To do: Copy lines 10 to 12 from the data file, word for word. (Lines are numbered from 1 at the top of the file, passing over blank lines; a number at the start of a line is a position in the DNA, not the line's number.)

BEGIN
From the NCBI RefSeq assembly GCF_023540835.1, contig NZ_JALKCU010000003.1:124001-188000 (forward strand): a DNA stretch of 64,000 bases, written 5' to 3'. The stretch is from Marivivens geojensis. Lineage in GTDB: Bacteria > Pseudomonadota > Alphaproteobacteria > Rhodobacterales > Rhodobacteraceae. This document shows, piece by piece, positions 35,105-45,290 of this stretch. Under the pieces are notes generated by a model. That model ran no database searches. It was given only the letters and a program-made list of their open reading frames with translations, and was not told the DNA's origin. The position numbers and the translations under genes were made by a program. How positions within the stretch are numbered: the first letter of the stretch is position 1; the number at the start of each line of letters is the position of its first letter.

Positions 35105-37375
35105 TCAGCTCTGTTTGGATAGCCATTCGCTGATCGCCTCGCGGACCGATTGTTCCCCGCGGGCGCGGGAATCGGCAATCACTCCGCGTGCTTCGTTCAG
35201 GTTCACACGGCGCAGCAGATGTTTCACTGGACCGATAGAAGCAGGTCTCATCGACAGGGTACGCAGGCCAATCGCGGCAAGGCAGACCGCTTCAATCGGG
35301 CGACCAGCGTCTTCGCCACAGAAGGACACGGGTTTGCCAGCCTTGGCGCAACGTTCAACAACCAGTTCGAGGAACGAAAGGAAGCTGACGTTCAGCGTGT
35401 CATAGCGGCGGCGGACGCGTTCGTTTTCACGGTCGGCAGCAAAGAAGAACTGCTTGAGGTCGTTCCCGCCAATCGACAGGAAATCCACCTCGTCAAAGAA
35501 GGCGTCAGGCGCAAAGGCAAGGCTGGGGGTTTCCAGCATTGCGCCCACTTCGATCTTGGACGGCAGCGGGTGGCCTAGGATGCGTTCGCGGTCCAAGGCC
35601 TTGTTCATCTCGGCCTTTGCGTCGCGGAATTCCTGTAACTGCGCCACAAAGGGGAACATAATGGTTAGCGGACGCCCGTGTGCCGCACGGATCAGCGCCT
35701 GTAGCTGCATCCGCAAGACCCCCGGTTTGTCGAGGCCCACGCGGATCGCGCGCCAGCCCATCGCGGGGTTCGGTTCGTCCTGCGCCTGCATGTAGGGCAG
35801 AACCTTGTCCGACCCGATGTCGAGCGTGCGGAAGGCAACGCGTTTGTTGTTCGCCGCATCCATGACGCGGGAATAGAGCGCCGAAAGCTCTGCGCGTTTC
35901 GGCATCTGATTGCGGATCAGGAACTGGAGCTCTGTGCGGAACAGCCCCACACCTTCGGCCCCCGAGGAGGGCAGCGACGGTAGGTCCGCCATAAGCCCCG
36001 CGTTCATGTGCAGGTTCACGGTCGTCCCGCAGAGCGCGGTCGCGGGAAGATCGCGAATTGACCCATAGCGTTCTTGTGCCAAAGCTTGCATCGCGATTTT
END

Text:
35801 AACCTTGTCCGACCCGATGTCGAGCGTGCGGAAGGCAACGCGTTTGTTGTTCGCCGCATCCATGACGCGGGAATAGAGCGCCGAAAGCTCTGCGCGTTTC
35901 GGCATCTGATTGCGGATCAGGAACTGGAGCTCTGTGCGGAACAGCCCCACACCTTCGGCCCCCGAGGAGGGCAGCGACGGTAGGTCCGCCATAAGCCCCG
36001 CGTTCATGTGCAGGTTCACGGTCGTCCCGCAGAGCGCGGTCGCGGGAAGATCGCGAATTGACCCATAGCGTTCTTGTGCCAAAGCTTGCATCGCGATTTT